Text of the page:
This week’s #HappyAct is to get out and vote locally. Most municipalities have online voting so there’s no excuse not to vote!

On a lighter note: If you read last week’s post, A Country Mile, you’ll appreciate this. I’ve seen many of our local candidates this week out and about. Mayor candidate Mark Schjerning waved to me three different mornings this week on my commute into Kingston—he was standing at the side of the road in Sydenham and Harrowsmith waving to cars. My neighbour Bruno Albano, who is running for councillor was putting up signs on highway 38 yesterday. We honked our horn in support, making him jump. Only in the country!

More posts on voting

If I were Prime Minister for the Day

A country mile

country fieldOne of the many things I’m thankful for is living in the country. While I grew up in the suburbs of Toronto, I’m forever grateful we made the decision more than 20 years ago to get out of the city and move to rural roads where the air is fresh, the mosaic fields of fall spread before you like a harvest feast, and you can walk or drive for a country mile without seeing another car or person.

What I didn’t count on was how much the simplistic charm of the little hamlets and crossroads, and the people who inhabit them would grow on me.

For instance, I was driving to Tamworth the other night for a 4H meeting. The sign at the church in Croyden said, “Rhonda. Sunday. 6:30.”

It made me wonder who was Rhonda and what was she doing at the Croyden church on Sunday at 6:30? Was she getting married? Or was it an unhappy occasion—a memorial service for Rhonda? Was she young or old?

I did wonder if perhaps my friend Rhonda Nontell who has a cottage nearby was giving a gospel performance at 6:30 in Croyden, but then the sign would say “Rhonda. Sunday. 6:30. $5.” I mean most of us would pay at least $5 to see that performance.

These are the things that keep me up at night.

And then there is the country wave. When I first moved to this area 20 years ago, my best friend’s Mom Audrey educated me on the country wave. The country wave is different if you’re walking or driving.

When walking, the proper way to wave to people is a slight nod of the head or raise of the hand for a half-wave. No full-out wave, or Queen wave, just an acknowledgement you saw them driving by.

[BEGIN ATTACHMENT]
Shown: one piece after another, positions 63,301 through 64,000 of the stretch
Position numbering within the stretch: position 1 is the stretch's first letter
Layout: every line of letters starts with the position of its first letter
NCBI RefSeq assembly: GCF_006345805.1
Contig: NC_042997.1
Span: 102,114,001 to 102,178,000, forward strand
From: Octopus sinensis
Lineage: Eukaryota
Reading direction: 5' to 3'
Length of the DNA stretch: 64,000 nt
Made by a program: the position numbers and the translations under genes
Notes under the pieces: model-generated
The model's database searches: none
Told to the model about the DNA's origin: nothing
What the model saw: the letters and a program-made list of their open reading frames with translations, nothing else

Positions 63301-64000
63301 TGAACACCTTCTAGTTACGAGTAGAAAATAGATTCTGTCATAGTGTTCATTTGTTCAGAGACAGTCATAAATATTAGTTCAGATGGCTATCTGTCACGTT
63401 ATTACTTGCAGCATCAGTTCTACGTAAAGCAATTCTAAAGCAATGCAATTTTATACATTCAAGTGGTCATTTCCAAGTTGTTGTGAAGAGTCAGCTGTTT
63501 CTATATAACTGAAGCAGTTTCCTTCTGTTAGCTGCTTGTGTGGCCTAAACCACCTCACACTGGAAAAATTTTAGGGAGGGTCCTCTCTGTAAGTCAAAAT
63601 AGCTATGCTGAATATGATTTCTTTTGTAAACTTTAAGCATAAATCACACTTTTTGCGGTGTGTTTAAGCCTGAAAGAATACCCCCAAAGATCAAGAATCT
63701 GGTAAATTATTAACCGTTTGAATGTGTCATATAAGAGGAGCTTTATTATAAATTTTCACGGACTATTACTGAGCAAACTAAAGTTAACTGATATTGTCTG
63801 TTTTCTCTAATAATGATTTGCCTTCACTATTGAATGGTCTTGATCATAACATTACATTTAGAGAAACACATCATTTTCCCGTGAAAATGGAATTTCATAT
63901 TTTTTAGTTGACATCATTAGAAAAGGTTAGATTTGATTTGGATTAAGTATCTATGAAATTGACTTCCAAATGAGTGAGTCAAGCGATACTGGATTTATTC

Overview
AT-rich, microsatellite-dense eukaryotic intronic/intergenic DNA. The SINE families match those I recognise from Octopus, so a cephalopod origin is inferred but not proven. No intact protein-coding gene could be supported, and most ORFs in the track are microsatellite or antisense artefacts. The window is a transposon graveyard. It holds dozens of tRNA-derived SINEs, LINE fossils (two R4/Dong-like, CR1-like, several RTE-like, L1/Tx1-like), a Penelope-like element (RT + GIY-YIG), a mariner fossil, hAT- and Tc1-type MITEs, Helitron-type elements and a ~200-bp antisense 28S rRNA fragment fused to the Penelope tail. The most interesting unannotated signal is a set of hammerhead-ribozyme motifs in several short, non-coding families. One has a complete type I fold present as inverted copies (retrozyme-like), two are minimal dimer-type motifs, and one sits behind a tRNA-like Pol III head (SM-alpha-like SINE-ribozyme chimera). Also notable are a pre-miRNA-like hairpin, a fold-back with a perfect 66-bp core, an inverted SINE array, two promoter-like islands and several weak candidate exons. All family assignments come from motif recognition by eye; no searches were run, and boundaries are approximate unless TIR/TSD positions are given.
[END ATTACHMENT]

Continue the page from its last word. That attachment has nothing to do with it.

If driving, there are two approved country waves. There’s the two finger wave, where you just raise two fingers off the steering wheel or the four finger wave with your four index fingers extended. A slight nod of the head is acceptable.

Over the years, I’ve experienced everything from discovering a newborn fawn at the end of my driveway, to eating my breakfast cereal with an escaped cow staring at me through the kitchen window, to chickens on our hot tub. Yes, country living is definitely better by a country mile.

This week’s #HappyAct is to give thanks for where you live. Here are some pictures I took on my drive and walk on the country roads near Tamworth the other night.

horses

country sign
This is the first sign I’ve seen for turtles and snakes

barn silosunset over a field

A puppy at heart

Girl with dog

Ever since I can remember, there has been a dog in our house.

I’ve never paid more than $10 for a dog. My Mom always said mutts make the best pets.

Nine years ago on Canada Day, we brought home a little German shepherd, golden retriever puppy named Murphy. Our house has been filled with love ever since.

Murphy was free until he ate a pair of the kids’ underwear which required surgery. Our free dog ended up costing us $780.

Murphy has been one of the most lovable affectionate dogs I’ve ever owned. He’ll actually get up on the couch or approach you when you’re sitting down and nuzzle his head into your shoulder and lap and just snuggle with you. I call him my gentle giant.

I fear Murphy’s days are numbered. He has that disease that affects a dog’s spine where their back legs start giving out.

For the past two weeks, each morning he struggles to his feet, then stumbles towards the front door and down our porch steps, walking sideways and looking back at us with mournful eyes.

We decided to stop taking him on our nightly walks. Yet each night when he sees us grab the leashes, he totters to his feet and approaches the door with a little wag of the tail. This picture was from yesterday when Clare and I took him for a walk on the K&P Trail. Even though we struggled to get him into the car, he was game.

He is still a puppy at heart.